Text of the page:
Misuzu Kaneko was a children’s poet in the early 1900s whose work was quickly forgotten after her premature death. Now, years later, it is rediscovered in the wake of the devastating tsunami of 2011. Jacobson brings her poems back to life in this book after connecting with Kaneko’s brother, and they are presented in Japanese and English.
This book is set in Harlem in the 1950s, and Art Kane, a graphic designer, decided to invite as many jazz musicians as he could to take a photograph for the Esquire magazine. Intriguing poems tell the story of how Kane did just that.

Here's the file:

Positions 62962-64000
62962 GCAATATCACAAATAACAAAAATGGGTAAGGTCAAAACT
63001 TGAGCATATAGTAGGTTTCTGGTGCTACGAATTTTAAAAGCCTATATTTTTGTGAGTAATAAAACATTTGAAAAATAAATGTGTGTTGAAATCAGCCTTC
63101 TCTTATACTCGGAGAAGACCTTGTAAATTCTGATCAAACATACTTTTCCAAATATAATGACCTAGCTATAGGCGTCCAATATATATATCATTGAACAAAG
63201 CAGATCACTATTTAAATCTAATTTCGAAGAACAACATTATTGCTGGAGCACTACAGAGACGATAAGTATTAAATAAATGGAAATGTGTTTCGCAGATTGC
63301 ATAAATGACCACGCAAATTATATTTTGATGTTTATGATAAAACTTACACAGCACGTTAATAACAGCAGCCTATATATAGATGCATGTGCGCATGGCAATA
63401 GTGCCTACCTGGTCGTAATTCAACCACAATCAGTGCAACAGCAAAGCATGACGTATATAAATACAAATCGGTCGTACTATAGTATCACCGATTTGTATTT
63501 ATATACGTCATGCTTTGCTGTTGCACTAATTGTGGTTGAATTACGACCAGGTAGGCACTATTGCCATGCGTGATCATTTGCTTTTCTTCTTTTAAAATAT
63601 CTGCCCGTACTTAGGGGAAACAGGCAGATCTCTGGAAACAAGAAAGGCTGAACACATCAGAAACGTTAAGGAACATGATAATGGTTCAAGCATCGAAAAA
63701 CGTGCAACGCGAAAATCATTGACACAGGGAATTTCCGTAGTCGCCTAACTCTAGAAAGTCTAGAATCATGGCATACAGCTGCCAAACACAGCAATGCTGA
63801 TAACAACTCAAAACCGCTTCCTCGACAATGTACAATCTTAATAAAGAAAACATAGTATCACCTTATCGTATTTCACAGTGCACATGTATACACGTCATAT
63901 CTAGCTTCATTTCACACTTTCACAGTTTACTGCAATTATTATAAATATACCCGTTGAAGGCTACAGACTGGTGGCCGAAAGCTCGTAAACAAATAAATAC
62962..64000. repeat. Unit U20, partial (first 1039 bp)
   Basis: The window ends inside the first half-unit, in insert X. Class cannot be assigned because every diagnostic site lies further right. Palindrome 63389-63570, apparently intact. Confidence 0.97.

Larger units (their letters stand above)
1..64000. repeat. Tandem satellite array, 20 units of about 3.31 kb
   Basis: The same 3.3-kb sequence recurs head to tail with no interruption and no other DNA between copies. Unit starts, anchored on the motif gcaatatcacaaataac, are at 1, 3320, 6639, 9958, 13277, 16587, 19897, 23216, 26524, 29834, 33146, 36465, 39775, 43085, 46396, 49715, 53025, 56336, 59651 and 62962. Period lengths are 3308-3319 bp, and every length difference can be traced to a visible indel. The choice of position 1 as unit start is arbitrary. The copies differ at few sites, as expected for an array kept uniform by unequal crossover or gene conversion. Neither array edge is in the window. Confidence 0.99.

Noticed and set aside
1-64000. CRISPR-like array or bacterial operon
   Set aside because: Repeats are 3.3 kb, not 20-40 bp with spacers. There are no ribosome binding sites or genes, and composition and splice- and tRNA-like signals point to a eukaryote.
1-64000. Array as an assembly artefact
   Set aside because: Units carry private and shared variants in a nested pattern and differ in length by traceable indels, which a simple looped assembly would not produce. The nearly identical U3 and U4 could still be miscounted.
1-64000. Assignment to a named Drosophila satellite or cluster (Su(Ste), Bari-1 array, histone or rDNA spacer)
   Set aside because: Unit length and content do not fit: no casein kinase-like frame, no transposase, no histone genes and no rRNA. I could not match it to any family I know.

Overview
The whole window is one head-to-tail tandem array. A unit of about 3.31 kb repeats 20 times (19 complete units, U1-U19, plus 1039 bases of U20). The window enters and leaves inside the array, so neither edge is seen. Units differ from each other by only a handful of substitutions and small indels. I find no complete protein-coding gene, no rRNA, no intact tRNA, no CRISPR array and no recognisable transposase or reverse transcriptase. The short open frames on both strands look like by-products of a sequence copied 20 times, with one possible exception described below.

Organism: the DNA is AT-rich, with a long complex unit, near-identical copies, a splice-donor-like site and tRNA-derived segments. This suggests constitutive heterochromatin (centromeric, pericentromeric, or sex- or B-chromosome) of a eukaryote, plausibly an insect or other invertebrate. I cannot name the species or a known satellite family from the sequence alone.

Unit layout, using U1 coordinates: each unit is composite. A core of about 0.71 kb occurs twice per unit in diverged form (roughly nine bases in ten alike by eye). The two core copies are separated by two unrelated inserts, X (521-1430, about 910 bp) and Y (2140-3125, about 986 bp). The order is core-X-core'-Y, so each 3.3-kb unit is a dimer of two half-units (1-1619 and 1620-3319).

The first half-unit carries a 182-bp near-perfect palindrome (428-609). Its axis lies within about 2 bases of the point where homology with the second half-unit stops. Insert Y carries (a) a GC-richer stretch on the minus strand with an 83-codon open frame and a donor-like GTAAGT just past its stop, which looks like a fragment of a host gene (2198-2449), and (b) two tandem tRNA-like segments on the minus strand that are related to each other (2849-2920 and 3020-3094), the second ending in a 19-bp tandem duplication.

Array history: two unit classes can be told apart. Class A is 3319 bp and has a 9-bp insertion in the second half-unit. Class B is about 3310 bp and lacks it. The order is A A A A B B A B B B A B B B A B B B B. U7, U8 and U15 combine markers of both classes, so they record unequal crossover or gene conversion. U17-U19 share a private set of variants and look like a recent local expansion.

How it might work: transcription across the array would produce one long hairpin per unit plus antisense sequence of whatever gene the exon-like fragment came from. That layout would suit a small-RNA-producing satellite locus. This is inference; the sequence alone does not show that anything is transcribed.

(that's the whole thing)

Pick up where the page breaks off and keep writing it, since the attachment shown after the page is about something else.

Old Possum’s Book of Practical Cats by T.S. Eliot is the book on which the Broadway musical “Cats” is based. Having not seen “Cats” since I was a little girl, I hadn’t realized this until I read the jacket cover. Even so, the poems are a lot of fun to read and to read while listening to the “Cats” soundtrack, although the words aren’t exactly the same. It was quite entertaining to read the stories of the cats that Eliot supposedly based on lives of those he knew. I would recommend this book of poems for readers of all ages!
Eighth grader Nick loves soccer and hates books. It’s ironic that his father is a verbomaniac (someone who is obsessed with words), and makes Nick read the dictionary on a daily basis. If it weren’t for April, the girl Nick has a crush on, he probably would have never read a book of his own free will. April gives Nick a couple of books, and he loves them just as much as he loves soccer – well, almost. Alexander’s novel in verse is bound to hook soccer lovers and haters alike.